That arrows fled not swifter toward their aim
Than did our soldiers, aiming at their safety,
Fly from the field. (1.1.114-16, 121-25)
That arrows fled … swifter … than,
their safety fly,
fire, tempered, metal, steeled
This alone confirms the dramatist’s obligation. The shared language and imagery is conspicuously distinctive and the context is identical: soldiers flying to safety juxtaposed with images of arrows flying swifter and fire, metal and tempered steel. An EEBO search for a grouping of just two of the collocations–arrows/swifter and temper/metal — yields no results other than North’s Plutarch.
In the same passage, Morton gives news of how the death of Hotspur devastated the troops. His “spirit lent a fire” to the camp, but his killing “took fire and heat away,” and his loss brought them fear. Likewise, the news of Publius Crassus death “did not set their hearts a fire as it should have done.” Instead, his loss“ made them quake for fear.” Both armies fled as a result – and both distraught fathers, Northumberland and Marcus, then give rousing speeches that come too late.
The allegorical figure of Rumor introduces the opening scene of 2 Henry VI, anticipating the false report that Northumberland is about to receive of his son’s triumph. Wartime rumors are also important in the story of Marcus Crassus, who also receives false news of his son’s success.
After Morton gives the Parthian-like account of Hotspur’s death—and Northumberland responds with his Crassus-like speech—Morton cites the theme: Northumberland, like Crassus, had gambled all for ambition: “You cast th’event of war,” said Morton, telling Northumberland that he must have known the stakes, must have known “That in the dole of blows your son might drop … Yet did you say, ‘Go forth’” (1.1.166, 169, 175). Crassus and Northumberland had both gambled on war, had both urged their sons forward, had both refused to give aid, and both then lost their sons.
In other descriptions of Hotspur’s final battle, including that of his wife, Lady Percy, the playwright continues to recreate the fall of Publius Crassus, event by event. The shared terms include: messengers, his father, advertise(ment), give an onset (we should on), his power, valiantly, disadvantage, abide, defense (defensible). A fuller treatment of the corresponding details will be explored in a later work, but the outline is clear. Both men die a courageous death, facing insurmountable odds, due, in part, to the ambitions and weaknesses of fathers who did not come to their aid.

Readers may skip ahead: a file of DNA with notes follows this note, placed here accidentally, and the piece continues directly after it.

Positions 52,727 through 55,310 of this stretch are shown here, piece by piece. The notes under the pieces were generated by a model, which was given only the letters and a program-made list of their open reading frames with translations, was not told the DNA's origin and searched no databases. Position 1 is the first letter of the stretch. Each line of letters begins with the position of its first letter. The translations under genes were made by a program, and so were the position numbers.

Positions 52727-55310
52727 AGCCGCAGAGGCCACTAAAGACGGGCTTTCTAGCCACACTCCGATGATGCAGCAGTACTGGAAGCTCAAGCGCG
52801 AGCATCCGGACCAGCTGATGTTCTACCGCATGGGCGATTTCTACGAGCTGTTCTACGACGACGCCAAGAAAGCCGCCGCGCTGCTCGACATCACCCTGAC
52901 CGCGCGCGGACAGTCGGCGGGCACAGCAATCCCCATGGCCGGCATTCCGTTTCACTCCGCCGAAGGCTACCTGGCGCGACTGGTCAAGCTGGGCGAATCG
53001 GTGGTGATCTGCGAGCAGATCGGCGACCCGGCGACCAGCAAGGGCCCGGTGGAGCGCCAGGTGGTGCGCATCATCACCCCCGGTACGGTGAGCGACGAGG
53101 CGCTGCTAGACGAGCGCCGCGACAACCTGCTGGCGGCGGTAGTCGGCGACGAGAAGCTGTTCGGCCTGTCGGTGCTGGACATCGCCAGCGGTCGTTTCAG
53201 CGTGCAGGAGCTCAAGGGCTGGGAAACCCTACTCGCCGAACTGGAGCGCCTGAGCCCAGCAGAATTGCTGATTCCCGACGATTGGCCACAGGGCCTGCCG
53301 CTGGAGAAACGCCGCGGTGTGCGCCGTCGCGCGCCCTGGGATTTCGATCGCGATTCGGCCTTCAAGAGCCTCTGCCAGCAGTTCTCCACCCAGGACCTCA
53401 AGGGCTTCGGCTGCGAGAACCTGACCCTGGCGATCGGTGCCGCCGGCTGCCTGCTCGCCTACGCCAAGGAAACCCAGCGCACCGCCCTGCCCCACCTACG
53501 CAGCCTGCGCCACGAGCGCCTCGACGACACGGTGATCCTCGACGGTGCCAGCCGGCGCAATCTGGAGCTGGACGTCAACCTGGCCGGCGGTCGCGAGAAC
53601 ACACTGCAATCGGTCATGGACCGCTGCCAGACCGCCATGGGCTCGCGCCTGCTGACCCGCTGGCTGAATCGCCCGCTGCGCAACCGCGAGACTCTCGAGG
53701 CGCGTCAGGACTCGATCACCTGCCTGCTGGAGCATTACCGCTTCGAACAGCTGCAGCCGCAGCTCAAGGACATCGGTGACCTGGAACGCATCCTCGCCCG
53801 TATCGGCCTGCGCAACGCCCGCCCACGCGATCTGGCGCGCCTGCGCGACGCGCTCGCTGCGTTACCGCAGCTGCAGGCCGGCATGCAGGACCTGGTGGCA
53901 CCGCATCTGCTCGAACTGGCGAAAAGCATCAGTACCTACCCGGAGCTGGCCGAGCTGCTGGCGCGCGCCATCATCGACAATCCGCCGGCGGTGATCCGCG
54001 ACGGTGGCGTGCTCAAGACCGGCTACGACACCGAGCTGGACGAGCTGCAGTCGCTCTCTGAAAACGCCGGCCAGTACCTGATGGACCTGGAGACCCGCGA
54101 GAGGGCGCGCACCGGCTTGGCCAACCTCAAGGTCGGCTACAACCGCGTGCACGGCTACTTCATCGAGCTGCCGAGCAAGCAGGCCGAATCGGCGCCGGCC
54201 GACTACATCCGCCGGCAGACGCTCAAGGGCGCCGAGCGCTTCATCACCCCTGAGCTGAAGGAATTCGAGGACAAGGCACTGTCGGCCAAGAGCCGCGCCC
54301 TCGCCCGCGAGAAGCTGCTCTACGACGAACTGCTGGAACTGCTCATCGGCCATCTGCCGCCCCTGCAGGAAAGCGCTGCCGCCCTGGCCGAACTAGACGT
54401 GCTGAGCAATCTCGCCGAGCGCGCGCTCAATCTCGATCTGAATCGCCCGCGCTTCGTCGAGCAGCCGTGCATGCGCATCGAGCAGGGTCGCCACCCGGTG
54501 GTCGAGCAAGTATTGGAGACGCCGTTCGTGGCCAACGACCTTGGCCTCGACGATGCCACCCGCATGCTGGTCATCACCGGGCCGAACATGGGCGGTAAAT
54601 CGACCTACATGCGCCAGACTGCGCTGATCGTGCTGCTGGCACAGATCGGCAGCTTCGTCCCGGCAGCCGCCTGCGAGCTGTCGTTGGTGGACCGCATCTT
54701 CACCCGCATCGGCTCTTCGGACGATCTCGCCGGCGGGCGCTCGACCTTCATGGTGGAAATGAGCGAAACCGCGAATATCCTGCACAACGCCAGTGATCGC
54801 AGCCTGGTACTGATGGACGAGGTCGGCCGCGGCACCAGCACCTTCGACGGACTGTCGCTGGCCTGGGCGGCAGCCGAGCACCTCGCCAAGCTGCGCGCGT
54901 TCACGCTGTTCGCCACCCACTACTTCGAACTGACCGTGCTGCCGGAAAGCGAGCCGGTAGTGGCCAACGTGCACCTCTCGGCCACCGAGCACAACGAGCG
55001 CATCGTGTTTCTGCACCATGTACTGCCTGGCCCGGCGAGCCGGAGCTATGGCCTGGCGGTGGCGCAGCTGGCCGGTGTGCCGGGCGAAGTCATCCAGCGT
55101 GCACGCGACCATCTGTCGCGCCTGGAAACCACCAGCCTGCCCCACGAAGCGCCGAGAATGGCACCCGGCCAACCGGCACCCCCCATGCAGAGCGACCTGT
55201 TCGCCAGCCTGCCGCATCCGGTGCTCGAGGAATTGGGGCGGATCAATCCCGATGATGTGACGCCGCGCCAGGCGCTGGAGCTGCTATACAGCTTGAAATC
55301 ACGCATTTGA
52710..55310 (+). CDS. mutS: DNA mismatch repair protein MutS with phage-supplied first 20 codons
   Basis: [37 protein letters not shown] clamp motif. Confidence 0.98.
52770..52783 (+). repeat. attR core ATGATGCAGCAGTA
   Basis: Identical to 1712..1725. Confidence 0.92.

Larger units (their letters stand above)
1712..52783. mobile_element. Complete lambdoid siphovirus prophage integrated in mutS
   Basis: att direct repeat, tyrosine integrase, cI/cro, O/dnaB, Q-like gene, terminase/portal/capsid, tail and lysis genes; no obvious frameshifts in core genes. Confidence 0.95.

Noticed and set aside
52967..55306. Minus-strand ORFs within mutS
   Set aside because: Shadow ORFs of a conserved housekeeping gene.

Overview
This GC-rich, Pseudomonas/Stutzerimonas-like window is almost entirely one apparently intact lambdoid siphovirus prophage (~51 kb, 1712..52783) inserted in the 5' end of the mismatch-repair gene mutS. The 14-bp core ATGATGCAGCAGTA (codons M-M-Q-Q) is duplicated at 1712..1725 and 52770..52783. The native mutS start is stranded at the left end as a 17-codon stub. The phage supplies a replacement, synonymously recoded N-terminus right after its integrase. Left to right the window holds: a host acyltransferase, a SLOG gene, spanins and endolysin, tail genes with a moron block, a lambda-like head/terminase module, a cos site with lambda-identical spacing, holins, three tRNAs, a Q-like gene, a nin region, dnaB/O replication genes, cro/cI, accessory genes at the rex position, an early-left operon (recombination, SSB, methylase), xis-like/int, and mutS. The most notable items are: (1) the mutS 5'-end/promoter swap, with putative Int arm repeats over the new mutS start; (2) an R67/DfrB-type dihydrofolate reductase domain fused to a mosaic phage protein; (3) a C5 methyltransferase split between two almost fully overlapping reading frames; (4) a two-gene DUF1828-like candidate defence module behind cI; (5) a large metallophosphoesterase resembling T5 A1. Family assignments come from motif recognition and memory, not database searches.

Other parallels also confirm that North reread the “Life of Marcus Crassus” in his Plutarch Lives shortly before writing the plays. For example, Marcus Crassus at one point derides the premature adulation shown to Pompey, even when he was young and inexperienced, complaining that the Lords had “called him The Great before he had any hair upon his face” (607-8). A few pages later, Crassus is involved in another hair related metaphor when a Parthian ambassador warns the Roman general about his plans: “Hair will sooner grow in the palm of my hand, Crassus, than you will come to Seleucia” (611).
Falstaff repeats these lines when he is mad at young King Harry and mocks him as Crassus did Pompey, noting Harry’s manly and royal pretensions are belied by his youthful, beardless face:
In other words, while the Prince is still so boyish that he has no hair on his face and a barber would not get paid for shaving it, he still plays the role of royal hotshot. This is the same put-down Crassus uses against Pompey, and the line in bold necessarily comes from North’s chapter:
Plutarch: Hair will sooner grow in the palm of my hand, Crassus, than you will come to Seleucia
2 Henry IV: I will sooner have a beard grow in the palm of my hand than he shall get one of his cheek
This was not proverbial. Indeed, this particular ten-word string occurs in no other works that are searchable on EEBO, Google, or Google Books — except those quoting North or Shakespeare. In other words, once again we find North and Shakespeare sharing lines that no one else in the history of the English language have ever used — not before or since.
Falstaff’s comment even includes another unique word-string – “not stick to say his face” – which closely matches another line in North’s Plutarch: “not stick to say to his face.” Again, EEBO confirms that no one has ever written “not stick to say his face” or “not stick to say to his face” except for North and the author of 2 Henry IV.
Falstaff, larded with vices, also offered the playwright the opportunity to explore the seedier aspects of war as detailed in “The Life of Marcus Crassus.” North, for example, wrote about a peculiar corruption of the Roman general that should seem familiar to Falstaff devotees: “And worse than that: [Crassus] sent to the people, Princes, and cities about him to furnish him with a certain number of men of war, and then he would discharge them for a sum of money.” This is precisely what Falstaff does in both 1 and 2 Henry IV, accepting money from soldiers so they may be discharged.